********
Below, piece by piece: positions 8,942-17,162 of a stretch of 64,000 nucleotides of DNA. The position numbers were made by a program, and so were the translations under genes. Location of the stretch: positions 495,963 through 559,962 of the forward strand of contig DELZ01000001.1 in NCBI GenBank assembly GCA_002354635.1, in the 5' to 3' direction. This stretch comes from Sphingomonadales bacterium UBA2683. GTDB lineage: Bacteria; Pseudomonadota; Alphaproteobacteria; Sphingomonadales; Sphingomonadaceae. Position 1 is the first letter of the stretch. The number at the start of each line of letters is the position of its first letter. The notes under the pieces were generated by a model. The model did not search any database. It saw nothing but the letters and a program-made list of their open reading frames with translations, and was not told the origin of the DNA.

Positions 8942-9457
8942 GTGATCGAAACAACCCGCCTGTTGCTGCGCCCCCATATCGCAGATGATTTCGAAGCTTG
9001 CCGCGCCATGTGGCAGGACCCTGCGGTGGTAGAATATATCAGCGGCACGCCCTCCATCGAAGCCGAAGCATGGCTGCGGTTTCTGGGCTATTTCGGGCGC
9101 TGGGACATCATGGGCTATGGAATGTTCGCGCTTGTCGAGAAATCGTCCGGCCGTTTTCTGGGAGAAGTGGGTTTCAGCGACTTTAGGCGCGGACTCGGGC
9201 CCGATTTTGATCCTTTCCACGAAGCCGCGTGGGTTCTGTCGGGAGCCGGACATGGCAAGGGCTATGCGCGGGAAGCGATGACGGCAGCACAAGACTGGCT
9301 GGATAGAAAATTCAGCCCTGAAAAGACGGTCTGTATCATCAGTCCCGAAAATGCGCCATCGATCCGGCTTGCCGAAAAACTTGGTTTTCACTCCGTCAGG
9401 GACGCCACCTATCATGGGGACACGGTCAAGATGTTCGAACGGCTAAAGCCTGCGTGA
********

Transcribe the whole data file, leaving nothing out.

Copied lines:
Below, piece by piece: positions 8,942-17,162 of a stretch of 64,000 nucleotides of DNA. The position numbers were made by a program, and so were the translations under genes. Location of the stretch: positions 495,963 through 559,962 of the forward strand of contig DELZ01000001.1 in NCBI GenBank assembly GCA_002354635.1, in the 5' to 3' direction. This stretch comes from Sphingomonadales bacterium UBA2683. GTDB lineage: Bacteria; Pseudomonadota; Alphaproteobacteria; Sphingomonadales; Sphingomonadaceae. Position 1 is the first letter of the stretch. The number at the start of each line of letters is the position of its first letter. The notes under the pieces were generated by a model. The model did not search any database. It saw nothing but the letters and a program-made list of their open reading frames with translations, and was not told the origin of the DNA.

Positions 8942-9457
8942 GTGATCGAAACAACCCGCCTGTTGCTGCGCCCCCATATCGCAGATGATTTCGAAGCTTG
9001 CCGCGCCATGTGGCAGGACCCTGCGGTGGTAGAATATATCAGCGGCACGCCCTCCATCGAAGCCGAAGCATGGCTGCGGTTTCTGGGCTATTTCGGGCGC
9101 TGGGACATCATGGGCTATGGAATGTTCGCGCTTGTCGAGAAATCGTCCGGCCGTTTTCTGGGAGAAGTGGGTTTCAGCGACTTTAGGCGCGGACTCGGGC
9201 CCGATTTTGATCCTTTCCACGAAGCCGCGTGGGTTCTGTCGGGAGCCGGACATGGCAAGGGCTATGCGCGGGAAGCGATGACGGCAGCACAAGACTGGCT
9301 GGATAGAAAATTCAGCCCTGAAAAGACGGTCTGTATCATCAGTCCCGAAAATGCGCCATCGATCCGGCTTGCCGAAAAACTTGGTTTTCACTCCGTCAGG
9401 GACGCCACCTATCATGGGGACACGGTCAAGATGTTCGAACGGCTAAAGCCTGCGTGA